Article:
Key Differences Between Offshore Drilling and Onshore Drilling

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To those not entirely familiar with the industry, it may appear that the only difference between onshore drilling and offshore drilling is that one is on land and one is not. There is, however, an abundance of differences between the two. If you are in or thinking about getting involved in, the drilling industry, it is essential to thoroughly understand what separates one from the other.

Onshore Drilling

Explained simply, onshore drilling is drilling that takes place at a seabed. Coastal communities often benefit from this type of business. Onshore drilling sites are found across the Atlantic coast in the United States. Drilling can happen in a couple of different ways. There is mobile onshore drilling and conventional onshore drilling.

Mobile onshore drilling utilizes trucks or rigs mounted on trailers to transport equipment. Pipe storage is especially important in mobile drilling, as the equipment is taken from one location to another. Mobile rigs can reach depths of over 100,000 feet. Conventional onshore drilling features an immobilized rig that can reach around 30,000 feet into the ground. Most of the crude oil production in the world comes from onshore drilling, as opposed to offshore. If you are going to be involved in this type of business, it is best to make connections with some reliable drill pipe inspection companies in order to best maintain your equipment.

Offshore Drilling

Offshore drilling occurs farther away from land. Oil companies set up rigs in the water, creating deep, deep wells that can last for up to a couple of decades. Building these rigs and drilling for oil takes a lot of time, money, and manpower. Offshore sites have a few different integral locations — crew quarters, derricks, and more. Pipe storage should be prioritized when planning for offshore drilling, as transporting equipment is definitively more difficult when the drilling takes place in the water.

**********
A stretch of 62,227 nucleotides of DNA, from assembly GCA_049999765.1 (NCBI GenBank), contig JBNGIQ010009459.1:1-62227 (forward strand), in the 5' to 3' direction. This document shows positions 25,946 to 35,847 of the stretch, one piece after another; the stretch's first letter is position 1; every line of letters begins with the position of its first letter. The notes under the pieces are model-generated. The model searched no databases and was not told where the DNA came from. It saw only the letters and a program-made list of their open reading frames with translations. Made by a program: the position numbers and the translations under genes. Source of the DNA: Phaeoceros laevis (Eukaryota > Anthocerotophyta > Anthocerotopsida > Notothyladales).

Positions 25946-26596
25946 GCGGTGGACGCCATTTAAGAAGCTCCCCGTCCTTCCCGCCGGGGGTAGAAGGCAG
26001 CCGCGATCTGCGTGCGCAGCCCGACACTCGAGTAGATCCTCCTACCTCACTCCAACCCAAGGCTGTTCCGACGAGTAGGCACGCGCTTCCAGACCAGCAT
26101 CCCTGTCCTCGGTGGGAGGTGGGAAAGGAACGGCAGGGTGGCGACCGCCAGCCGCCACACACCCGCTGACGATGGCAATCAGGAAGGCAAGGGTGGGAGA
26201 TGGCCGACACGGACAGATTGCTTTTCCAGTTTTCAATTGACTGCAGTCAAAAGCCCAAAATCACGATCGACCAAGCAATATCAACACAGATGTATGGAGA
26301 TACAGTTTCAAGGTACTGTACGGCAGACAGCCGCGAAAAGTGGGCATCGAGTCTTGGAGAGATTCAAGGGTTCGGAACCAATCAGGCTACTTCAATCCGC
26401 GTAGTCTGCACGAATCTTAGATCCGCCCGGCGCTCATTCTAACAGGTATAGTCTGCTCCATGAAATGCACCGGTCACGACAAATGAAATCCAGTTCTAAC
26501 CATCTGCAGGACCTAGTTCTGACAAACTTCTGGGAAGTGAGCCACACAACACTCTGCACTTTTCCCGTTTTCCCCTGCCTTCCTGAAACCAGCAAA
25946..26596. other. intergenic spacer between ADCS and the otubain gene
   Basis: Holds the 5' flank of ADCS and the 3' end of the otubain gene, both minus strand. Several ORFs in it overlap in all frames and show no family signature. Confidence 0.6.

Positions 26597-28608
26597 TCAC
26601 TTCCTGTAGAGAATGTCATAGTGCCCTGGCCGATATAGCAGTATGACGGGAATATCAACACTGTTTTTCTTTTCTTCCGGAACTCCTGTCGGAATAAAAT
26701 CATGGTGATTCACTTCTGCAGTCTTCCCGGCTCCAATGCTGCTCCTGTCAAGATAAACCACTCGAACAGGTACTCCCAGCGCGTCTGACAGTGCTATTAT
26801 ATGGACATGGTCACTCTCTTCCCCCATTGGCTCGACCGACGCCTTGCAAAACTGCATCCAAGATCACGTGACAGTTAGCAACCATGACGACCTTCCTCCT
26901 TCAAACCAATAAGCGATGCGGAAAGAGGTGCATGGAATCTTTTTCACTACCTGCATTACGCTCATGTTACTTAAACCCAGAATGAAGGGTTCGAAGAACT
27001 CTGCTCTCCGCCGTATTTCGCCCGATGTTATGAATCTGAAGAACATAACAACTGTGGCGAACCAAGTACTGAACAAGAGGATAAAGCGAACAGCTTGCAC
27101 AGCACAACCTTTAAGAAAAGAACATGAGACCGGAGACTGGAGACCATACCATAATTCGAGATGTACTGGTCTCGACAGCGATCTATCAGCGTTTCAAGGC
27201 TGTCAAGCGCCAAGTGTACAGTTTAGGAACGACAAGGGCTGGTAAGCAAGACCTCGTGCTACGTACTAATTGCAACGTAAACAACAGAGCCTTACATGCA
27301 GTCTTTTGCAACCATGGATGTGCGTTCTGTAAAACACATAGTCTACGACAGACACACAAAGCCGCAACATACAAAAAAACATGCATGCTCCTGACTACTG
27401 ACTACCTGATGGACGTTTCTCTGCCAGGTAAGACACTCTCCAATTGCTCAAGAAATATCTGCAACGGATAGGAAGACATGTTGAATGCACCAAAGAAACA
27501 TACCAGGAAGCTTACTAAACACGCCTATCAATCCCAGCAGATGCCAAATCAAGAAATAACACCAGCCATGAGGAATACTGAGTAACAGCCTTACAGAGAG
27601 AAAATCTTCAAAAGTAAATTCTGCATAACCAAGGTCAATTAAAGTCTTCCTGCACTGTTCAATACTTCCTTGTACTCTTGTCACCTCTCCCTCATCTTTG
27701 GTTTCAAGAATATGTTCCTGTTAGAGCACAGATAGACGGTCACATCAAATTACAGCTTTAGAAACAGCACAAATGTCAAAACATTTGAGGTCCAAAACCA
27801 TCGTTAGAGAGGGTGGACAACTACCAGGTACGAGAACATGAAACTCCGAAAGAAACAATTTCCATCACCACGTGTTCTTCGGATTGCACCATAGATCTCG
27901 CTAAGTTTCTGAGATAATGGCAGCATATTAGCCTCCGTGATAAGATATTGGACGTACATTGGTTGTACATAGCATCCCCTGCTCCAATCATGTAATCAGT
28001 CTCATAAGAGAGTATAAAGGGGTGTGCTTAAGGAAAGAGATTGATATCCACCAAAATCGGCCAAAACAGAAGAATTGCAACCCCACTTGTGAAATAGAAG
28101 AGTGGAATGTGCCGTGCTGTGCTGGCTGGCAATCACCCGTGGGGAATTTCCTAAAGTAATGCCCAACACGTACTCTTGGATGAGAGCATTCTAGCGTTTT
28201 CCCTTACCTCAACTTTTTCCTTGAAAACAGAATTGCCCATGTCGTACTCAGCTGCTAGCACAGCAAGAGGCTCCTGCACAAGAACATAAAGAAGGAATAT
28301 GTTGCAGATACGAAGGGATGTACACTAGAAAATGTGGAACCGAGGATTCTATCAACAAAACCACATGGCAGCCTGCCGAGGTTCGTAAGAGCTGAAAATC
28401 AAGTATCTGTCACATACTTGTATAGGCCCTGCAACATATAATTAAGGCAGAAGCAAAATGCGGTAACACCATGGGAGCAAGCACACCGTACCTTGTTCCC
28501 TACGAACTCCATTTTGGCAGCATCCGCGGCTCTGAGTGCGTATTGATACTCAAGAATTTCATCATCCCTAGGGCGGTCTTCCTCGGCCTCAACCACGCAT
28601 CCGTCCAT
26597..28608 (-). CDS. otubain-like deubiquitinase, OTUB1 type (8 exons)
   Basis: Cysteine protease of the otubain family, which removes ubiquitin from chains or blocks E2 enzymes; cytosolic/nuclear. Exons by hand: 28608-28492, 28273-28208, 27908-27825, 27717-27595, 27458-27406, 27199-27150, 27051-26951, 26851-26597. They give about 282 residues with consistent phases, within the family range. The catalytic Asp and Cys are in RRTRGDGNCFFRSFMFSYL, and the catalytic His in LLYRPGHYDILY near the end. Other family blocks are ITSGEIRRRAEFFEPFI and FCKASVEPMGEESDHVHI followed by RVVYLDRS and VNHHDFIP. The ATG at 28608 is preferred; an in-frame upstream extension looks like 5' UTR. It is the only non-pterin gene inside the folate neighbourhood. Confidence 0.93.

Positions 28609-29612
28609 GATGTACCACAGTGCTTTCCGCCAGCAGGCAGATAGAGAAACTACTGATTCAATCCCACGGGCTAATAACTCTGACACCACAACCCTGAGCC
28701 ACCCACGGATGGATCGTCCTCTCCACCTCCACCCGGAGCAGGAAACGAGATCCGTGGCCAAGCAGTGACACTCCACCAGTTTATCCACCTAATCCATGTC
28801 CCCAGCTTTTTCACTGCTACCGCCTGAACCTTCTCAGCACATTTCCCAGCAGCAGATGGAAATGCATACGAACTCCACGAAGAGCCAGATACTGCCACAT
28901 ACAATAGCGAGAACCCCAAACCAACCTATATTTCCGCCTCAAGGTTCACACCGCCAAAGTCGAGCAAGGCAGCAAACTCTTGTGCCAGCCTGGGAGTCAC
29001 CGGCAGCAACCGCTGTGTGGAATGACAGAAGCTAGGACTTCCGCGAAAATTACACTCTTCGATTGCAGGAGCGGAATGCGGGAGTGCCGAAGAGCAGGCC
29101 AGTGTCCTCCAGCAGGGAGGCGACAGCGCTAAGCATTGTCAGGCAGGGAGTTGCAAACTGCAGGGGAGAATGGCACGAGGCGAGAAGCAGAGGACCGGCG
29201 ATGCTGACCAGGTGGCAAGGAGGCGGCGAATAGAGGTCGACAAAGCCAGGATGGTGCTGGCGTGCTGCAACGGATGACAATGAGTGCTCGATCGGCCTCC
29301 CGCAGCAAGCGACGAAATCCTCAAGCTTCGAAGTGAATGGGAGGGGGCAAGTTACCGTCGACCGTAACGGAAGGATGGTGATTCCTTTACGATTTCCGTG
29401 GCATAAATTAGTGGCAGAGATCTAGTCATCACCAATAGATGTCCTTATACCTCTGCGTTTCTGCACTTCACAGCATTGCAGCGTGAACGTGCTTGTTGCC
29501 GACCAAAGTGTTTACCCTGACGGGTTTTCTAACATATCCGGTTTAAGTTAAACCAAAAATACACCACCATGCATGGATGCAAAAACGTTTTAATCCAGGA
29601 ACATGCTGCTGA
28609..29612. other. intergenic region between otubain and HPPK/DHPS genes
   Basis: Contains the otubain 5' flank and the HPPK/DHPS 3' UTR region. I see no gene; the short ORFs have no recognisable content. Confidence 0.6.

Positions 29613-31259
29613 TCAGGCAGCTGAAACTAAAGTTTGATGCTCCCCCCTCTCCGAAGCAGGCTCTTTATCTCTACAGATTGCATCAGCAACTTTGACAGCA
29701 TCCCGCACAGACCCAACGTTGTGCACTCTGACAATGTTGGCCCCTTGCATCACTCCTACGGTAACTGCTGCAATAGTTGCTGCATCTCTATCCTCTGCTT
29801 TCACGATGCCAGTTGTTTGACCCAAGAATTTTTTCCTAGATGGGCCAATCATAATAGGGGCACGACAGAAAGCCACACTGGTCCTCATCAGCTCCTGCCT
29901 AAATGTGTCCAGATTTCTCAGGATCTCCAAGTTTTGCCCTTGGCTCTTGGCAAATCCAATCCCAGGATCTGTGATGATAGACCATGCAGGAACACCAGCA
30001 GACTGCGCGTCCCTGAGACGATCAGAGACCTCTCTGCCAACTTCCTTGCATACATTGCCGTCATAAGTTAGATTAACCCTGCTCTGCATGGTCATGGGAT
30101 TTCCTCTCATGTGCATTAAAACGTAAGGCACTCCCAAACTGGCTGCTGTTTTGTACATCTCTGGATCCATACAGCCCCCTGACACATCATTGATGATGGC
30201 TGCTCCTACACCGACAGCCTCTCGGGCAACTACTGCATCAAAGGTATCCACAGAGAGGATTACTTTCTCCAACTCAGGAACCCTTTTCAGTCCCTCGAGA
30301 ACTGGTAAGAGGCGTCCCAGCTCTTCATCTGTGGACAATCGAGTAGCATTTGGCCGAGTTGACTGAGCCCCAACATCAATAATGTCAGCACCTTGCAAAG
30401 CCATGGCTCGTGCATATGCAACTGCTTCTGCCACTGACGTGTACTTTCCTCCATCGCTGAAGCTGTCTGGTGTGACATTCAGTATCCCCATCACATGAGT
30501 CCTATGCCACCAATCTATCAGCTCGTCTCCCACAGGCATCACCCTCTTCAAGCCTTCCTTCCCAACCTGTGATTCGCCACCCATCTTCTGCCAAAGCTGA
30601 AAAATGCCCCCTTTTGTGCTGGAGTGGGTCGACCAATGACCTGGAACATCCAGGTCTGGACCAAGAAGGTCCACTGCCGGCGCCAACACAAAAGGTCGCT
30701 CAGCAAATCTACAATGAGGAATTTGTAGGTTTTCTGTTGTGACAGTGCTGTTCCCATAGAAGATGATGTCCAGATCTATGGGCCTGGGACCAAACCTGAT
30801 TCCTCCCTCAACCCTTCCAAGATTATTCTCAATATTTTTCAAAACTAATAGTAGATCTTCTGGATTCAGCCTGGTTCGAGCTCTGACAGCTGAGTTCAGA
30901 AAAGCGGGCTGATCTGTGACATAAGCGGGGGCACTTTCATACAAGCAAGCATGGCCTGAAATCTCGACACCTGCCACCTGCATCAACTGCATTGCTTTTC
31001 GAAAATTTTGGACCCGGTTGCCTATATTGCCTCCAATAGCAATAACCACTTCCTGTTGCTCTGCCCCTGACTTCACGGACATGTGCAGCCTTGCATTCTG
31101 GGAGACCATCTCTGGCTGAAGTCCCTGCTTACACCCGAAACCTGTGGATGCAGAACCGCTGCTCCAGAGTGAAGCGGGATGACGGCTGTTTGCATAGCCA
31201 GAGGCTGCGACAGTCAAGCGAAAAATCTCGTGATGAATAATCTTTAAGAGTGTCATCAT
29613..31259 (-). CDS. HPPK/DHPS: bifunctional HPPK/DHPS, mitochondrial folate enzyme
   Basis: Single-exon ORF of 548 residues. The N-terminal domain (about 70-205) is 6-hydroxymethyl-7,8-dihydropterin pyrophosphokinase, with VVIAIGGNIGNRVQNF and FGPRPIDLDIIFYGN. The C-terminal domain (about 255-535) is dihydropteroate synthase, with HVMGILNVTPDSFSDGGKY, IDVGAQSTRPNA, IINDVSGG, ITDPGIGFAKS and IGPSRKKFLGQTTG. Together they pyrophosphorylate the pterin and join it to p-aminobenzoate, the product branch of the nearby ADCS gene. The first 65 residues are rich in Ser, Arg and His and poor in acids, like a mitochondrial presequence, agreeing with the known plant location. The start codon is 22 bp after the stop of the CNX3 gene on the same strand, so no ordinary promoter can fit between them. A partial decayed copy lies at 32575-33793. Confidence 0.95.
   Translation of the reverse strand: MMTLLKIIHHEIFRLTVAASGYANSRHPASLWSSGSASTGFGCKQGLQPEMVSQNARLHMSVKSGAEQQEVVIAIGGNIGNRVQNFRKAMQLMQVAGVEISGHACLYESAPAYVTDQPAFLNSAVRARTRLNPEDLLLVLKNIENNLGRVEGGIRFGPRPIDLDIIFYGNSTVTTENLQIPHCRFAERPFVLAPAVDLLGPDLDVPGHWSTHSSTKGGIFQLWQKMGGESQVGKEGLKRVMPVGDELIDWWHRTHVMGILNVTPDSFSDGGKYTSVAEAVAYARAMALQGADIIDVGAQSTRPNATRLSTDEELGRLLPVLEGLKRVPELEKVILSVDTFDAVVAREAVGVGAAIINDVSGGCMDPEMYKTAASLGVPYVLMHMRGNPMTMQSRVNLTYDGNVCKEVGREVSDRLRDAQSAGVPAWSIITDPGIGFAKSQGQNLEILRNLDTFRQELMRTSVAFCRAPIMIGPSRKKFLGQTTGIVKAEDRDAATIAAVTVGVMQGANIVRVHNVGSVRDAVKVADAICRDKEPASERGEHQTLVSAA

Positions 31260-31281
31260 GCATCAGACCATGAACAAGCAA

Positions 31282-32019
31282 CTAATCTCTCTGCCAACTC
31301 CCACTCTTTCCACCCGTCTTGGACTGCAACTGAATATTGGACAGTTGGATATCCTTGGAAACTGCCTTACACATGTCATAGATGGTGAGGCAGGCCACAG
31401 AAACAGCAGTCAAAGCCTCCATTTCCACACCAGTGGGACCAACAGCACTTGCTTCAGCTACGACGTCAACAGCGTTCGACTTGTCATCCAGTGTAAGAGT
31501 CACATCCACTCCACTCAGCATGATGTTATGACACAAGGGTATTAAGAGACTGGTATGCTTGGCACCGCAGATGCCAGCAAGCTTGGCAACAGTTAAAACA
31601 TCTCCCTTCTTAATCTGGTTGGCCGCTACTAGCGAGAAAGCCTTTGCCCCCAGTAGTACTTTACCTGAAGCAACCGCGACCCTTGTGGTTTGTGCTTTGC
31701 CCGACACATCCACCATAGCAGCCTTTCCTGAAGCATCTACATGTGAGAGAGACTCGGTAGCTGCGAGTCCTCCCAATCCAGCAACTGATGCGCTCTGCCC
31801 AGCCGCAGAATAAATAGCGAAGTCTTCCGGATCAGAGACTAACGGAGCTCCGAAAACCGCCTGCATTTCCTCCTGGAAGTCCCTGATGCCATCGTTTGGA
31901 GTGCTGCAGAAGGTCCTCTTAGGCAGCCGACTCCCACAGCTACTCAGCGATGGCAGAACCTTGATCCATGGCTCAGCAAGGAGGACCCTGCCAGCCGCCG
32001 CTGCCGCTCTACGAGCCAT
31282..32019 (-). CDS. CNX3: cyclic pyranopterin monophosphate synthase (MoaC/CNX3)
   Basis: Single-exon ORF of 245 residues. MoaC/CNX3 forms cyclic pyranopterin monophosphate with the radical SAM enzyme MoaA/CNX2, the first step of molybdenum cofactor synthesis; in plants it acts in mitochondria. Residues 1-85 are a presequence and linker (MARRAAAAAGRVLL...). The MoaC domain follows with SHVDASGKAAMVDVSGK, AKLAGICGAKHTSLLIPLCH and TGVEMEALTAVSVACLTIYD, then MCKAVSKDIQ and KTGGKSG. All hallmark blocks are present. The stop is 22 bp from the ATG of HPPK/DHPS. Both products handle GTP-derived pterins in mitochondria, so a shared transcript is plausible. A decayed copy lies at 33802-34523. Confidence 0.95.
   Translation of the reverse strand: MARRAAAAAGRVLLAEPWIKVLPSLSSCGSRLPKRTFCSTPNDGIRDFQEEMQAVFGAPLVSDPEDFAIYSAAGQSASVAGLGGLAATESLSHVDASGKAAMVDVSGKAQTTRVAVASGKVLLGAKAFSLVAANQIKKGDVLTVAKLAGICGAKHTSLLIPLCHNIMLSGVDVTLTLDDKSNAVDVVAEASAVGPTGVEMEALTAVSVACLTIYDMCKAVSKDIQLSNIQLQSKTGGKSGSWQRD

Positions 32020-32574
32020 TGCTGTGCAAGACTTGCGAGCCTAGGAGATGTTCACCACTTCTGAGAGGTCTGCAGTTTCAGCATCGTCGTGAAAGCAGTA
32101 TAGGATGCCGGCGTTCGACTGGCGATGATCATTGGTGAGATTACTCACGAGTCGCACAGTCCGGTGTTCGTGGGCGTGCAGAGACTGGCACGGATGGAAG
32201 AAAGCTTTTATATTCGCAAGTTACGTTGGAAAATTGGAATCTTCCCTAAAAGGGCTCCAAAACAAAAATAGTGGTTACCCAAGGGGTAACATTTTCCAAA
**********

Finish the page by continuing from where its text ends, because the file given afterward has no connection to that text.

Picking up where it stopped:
To avoid floating away, rigs either must anchor themselves to a manmade platform or, if in deeper waters, find another way of hunkering down. According to Billypugh.com, about 565 million barrels are extracted annually using offshore drilling in the United States.

The Similarities

Though onshore drilling and offshore drilling are different, there are a few things that tie them together. Equipment is one of the main similarities, with the primary difference in equipment being the drilling platform used for offshore drilling. Both methods can be used for similar types of exploratory extraction processes, and both take a lot of time to prepare for.

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